Black Panther film review: No Spoilers Please!

The best part of Black Panther is when… *silverware drops, everyone glares in this general direction* …is when I give you a review that as far as I can tell, doesn’t spoil anything for those of you who haven’t watched it yet.

Here’s how this will go: it’ll be a question and answer session, where things you might be curious about are addressed in explicit detail (read: facetiously), thus encouraging your theories about Wakanda and it’s multilayered characters. Our creator Daniel Paiz will answer questions, while CS writers ask questions. Here we go.


CS: What’s the most impressive thing about Black Panther?

DP: Well, there’s a lot of action, there are some really interesting interactions between numerous core characters, and the film is visually beautiful. The sequencing of events is done so smoothly! Ryan Coogler nails it again as director. HOWEVER, the most impressive aspect of this film is how layered it is.

It is the epitome of, the more you know from the comic books the better it gets (to a point, some liberties are taken here and there), but also if you’ve only watched the MCU movies, you should still enjoy this film. Pseudo-spoiler alert: if you’ve enjoyed Ta-Nehisi Coates’ run of Black Panther, then you should really enjoy what’s presented here.

CS: Who are the characters to watch out for?

DP: I’m not sure I can answer that without spoiling just how incredible those characters are. For me, again it’s the interaction of core characters and how they seemingly can be who you hope for and also who you don’t at the same time. If I were going to have to narrow it down, I’d have to choose…




After you see the film, you’ll understand how rich the film is thanks to these two.

CS: How many villains are there?

DP: All I can say is, that’s an interesting choice of words. We too often tend to think of things as good versus bad, light versus dark, etc. This is where more of that layered storytelling leads you to ask yourself this very question at the end. It’s not as easy as saying “oh, there’s this many bad guys.” Sure, there are some, but you have to look into how you view the characters to answer that.

CS: What can we expect on the music side of things?

DP: Being an audiophile of sorts, this film is very pleasing when it comes to the sonic landscape developed underneath the interactions and dialogue. In fact, one of the action sequences has music that almost made me unable to decide what I was enjoying more, the action in front of my eyes, or the music entering my ears.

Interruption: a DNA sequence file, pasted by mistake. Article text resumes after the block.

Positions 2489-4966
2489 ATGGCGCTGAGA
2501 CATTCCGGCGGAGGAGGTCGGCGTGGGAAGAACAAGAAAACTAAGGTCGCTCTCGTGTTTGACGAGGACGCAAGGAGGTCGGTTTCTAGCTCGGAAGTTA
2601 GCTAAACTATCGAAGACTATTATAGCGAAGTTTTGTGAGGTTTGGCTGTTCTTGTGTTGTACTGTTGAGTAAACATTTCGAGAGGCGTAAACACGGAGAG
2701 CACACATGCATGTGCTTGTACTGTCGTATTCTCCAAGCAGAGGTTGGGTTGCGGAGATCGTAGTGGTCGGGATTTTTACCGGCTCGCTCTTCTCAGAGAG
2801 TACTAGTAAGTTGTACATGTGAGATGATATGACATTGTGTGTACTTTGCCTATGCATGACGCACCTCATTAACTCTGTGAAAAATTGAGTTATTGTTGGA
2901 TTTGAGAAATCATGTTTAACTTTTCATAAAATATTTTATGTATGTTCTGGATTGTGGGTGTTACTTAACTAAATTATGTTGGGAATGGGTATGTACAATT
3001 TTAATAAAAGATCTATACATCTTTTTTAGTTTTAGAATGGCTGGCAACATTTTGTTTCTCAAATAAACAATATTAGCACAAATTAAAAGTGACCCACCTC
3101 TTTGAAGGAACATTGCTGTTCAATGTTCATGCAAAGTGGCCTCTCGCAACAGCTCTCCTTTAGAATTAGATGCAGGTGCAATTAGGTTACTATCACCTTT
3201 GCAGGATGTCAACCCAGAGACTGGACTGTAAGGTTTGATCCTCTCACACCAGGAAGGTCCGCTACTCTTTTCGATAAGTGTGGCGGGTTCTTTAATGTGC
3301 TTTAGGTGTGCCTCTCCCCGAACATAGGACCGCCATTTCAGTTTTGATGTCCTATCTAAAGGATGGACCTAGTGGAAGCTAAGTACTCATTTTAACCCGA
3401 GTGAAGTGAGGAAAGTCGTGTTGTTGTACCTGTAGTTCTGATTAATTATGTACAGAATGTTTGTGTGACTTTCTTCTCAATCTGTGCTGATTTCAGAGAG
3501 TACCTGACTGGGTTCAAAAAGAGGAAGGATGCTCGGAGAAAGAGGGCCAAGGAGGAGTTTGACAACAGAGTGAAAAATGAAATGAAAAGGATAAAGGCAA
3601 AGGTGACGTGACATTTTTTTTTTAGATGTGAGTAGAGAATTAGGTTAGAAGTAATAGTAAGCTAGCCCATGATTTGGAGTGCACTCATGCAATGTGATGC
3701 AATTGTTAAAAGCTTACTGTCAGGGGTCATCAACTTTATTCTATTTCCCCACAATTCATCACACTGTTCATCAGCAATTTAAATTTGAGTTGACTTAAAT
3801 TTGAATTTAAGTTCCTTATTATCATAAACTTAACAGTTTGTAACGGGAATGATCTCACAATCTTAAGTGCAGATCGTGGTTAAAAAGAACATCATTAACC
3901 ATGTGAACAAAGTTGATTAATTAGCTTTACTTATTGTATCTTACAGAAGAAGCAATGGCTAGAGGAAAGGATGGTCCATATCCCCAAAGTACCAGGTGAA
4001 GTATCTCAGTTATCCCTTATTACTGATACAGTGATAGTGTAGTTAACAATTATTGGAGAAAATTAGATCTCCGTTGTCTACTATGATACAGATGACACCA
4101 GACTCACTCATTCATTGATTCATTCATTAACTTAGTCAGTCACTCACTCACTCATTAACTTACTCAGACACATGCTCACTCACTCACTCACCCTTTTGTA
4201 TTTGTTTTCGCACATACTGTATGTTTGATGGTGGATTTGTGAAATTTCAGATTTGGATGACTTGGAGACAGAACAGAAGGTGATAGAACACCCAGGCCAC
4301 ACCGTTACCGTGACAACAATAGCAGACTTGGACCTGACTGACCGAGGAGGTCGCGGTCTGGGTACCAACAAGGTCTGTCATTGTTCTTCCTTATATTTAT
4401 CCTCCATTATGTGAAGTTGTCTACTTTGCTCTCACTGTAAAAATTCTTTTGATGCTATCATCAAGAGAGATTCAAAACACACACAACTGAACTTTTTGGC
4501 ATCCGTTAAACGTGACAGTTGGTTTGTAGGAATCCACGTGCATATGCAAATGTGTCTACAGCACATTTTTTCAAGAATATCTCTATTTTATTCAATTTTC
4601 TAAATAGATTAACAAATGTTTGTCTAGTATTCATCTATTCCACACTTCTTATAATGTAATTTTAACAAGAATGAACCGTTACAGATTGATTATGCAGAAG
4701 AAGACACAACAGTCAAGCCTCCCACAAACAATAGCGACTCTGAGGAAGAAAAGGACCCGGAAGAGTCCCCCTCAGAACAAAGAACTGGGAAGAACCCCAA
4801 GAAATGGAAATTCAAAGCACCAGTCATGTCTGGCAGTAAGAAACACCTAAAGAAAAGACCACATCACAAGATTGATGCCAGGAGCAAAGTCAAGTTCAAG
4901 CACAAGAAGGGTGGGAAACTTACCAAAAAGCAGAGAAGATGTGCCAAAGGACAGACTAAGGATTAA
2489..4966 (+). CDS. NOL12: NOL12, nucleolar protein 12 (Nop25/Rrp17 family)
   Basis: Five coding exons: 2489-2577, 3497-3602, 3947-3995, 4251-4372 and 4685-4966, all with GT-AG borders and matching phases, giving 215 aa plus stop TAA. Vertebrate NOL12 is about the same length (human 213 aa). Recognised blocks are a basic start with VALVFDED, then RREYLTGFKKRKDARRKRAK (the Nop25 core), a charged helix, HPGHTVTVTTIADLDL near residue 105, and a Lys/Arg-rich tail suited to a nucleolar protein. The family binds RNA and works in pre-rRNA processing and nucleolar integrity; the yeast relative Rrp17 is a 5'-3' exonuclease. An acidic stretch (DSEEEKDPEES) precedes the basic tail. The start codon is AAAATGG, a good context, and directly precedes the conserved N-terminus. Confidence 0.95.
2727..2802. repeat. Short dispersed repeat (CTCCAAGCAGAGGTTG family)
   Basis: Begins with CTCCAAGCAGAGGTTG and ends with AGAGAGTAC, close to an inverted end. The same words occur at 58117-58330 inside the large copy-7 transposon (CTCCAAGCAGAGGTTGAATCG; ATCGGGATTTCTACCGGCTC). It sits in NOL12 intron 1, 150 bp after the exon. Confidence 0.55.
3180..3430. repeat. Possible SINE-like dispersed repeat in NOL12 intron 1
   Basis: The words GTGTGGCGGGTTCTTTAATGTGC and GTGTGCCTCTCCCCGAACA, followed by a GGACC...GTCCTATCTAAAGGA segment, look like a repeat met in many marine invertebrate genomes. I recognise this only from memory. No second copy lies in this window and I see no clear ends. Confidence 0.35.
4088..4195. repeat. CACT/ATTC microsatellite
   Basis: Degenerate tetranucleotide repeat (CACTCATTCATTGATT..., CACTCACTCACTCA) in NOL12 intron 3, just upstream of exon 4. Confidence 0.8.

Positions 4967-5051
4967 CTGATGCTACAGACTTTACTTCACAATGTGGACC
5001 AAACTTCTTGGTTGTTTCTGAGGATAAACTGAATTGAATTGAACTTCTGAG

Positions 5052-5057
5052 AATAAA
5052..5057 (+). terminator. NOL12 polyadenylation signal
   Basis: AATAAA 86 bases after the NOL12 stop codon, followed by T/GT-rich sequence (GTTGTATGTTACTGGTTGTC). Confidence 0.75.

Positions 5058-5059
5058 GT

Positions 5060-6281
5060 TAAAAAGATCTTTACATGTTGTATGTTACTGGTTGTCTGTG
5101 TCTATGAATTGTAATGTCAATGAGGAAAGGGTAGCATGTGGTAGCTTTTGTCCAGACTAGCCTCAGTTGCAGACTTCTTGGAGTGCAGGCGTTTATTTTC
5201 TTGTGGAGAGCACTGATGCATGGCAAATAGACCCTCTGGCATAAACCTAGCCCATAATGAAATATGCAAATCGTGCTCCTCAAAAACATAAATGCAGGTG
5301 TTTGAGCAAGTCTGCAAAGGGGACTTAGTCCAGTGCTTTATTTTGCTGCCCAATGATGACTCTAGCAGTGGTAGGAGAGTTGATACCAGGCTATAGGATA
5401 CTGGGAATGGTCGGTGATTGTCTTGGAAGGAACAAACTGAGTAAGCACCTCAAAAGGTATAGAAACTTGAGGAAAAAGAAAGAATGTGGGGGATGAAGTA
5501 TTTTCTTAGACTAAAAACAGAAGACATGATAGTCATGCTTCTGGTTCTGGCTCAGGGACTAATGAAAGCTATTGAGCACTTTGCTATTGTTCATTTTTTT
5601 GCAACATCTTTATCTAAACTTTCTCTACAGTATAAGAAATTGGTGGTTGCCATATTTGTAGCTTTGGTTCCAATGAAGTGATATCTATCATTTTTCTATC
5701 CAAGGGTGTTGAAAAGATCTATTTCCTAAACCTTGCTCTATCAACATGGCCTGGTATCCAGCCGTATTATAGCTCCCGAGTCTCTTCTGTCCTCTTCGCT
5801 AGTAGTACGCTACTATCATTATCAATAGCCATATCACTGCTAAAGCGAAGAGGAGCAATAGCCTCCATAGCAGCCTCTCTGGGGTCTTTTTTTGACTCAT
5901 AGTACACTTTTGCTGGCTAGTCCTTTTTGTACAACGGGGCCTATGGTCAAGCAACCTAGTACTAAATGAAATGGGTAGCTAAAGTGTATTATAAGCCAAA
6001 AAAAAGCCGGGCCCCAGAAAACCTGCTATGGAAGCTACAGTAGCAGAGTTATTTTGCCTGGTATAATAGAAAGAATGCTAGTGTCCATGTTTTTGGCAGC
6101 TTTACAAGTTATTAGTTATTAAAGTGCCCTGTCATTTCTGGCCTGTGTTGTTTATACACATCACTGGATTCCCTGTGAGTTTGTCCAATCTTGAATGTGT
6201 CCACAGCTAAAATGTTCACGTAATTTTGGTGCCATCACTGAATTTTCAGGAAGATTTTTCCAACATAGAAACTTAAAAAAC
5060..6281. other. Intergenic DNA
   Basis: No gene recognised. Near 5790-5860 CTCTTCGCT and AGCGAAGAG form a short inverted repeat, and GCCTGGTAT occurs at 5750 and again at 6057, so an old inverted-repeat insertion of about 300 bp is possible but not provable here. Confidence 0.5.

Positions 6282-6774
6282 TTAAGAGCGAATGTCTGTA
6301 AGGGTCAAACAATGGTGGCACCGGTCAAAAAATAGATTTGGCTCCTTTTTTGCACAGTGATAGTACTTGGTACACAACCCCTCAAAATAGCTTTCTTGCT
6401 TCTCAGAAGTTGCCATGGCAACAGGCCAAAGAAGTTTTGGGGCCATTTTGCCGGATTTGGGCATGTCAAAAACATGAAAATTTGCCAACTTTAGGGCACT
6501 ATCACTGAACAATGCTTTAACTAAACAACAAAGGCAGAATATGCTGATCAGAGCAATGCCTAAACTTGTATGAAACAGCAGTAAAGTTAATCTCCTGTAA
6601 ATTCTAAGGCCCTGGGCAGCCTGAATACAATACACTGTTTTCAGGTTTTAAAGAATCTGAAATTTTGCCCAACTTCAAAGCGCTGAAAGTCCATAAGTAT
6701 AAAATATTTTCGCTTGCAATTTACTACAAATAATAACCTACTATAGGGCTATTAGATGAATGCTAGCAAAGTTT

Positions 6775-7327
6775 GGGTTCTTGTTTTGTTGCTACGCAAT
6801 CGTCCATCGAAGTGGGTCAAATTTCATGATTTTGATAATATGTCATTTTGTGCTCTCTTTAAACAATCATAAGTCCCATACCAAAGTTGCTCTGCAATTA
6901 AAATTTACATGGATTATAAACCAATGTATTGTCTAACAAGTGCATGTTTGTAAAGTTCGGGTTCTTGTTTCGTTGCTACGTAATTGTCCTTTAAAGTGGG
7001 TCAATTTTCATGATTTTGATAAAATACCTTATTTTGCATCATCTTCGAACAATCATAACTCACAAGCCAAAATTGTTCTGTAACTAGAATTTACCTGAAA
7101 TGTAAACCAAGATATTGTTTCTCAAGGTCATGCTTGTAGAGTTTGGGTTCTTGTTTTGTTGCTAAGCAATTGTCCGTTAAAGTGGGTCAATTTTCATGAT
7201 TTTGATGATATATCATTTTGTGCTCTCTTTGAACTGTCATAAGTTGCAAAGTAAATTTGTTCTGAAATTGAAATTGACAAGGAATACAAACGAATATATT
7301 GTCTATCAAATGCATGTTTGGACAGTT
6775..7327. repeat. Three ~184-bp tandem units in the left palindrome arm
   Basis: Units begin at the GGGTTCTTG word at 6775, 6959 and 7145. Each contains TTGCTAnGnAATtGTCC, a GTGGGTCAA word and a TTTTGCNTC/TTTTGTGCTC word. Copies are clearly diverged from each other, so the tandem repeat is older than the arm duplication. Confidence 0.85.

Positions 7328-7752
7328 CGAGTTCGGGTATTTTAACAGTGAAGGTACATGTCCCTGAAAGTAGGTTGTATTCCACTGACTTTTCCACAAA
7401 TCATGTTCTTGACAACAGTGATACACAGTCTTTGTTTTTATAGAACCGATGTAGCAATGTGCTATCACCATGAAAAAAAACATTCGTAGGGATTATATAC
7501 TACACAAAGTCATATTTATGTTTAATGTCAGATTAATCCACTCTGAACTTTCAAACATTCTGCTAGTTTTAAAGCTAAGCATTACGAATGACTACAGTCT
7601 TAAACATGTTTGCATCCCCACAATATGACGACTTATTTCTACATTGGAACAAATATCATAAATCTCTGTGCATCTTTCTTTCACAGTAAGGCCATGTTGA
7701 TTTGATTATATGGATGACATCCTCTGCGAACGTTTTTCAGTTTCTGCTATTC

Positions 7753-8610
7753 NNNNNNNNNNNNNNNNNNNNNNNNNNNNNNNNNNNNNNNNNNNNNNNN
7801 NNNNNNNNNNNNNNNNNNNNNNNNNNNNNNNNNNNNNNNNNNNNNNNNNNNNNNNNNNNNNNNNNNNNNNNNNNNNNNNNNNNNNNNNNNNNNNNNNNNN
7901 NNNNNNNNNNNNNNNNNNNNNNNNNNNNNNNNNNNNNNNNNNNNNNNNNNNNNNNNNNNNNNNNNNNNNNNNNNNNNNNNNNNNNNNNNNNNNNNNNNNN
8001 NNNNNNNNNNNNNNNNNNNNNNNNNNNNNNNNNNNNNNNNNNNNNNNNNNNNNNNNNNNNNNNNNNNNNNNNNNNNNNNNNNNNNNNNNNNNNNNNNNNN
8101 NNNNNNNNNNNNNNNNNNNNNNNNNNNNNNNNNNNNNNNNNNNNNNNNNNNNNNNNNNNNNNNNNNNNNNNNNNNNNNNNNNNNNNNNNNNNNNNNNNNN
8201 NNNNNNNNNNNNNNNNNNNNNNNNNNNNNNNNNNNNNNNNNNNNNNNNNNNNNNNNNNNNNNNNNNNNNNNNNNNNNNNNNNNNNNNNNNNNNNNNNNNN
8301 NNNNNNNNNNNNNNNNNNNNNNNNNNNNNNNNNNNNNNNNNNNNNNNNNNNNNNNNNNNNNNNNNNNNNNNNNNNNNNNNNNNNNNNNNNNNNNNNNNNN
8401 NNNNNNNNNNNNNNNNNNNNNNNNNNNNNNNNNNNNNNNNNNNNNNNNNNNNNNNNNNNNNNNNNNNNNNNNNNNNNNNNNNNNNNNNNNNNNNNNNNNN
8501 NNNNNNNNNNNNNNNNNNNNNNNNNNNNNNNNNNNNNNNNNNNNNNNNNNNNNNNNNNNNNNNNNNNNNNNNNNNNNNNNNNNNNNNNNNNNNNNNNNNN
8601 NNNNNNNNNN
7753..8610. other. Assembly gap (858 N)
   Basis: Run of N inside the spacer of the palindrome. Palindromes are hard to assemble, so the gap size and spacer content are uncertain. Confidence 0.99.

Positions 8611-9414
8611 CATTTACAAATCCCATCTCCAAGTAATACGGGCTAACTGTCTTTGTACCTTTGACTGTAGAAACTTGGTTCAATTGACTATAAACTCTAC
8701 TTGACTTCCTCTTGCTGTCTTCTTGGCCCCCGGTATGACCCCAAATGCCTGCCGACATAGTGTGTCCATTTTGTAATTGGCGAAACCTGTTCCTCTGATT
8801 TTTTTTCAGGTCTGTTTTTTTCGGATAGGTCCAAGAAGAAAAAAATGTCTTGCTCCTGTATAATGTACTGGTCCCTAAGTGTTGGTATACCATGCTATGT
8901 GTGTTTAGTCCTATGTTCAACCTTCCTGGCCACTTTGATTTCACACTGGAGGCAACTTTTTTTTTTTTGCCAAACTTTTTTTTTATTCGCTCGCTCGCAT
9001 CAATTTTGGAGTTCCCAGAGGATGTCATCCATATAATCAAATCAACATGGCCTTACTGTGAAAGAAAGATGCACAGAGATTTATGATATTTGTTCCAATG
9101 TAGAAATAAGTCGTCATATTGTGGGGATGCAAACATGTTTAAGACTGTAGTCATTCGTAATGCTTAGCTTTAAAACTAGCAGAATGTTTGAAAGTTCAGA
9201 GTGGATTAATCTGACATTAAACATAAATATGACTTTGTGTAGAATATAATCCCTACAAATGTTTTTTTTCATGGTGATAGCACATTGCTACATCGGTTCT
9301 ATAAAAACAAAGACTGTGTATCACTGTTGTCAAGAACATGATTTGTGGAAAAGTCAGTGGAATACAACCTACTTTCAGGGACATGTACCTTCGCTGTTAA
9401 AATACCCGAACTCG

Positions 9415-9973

Another pseudo-spoiler alert here: there is NO WAY Kendrick Lamar hadn’t already watched this film, more than once. When you listen to the Black Panther album after watching the movie, it feels like Lamar had the film on when building that tape.


CS: What’s the biggest takeaway from this film for you?

DP: There’s been a good deal of discussion about representation when this movie comes up. To me, that’s everything. To see a cast where the leads are fantastically carried by Black men and women, it’s one of those “why did this take so long to happen?” moments.

These characters also present people that have emotions, that have contradictions and shortcomings, while also still working to fulfill roles that not everyone could fill. Imagine being T’Challa knowing what you know at one point in the film about those before you, or being Killmonger growing up with a vendetta that drives your pain and anger?

I think a big reason there’s so much hype for this film are the realistic burdens and societal questions that you and I as viewers deal with and see daily. I really appreciate the sentiment held against the United States. It’s what you think it might be, while also being a bit more nuanced than that.

There really isn’t a generalizing of anyone in this film either, which adds to the layering of characters in the film. Imagine today if in the U.S. was like that? I want to live in the United States presented in this film. It’s a much better place than the one we live in today. That’s enough of my soapbox though!

Last thought by the way: pay attention to how things are done. There is an instance where something happens, and if you’ve read the comics you’re like “Hey! They missed so-and-so!” Technicalities are fun things, because it helps you cope with that instance.

shuri and tchalla

*interview ends*

That’s going to do it for the “No Spoilers Please!” version of reviewing the Black Panther movie coming out this Friday. Next week, we’ll do it again, but with spoilers!


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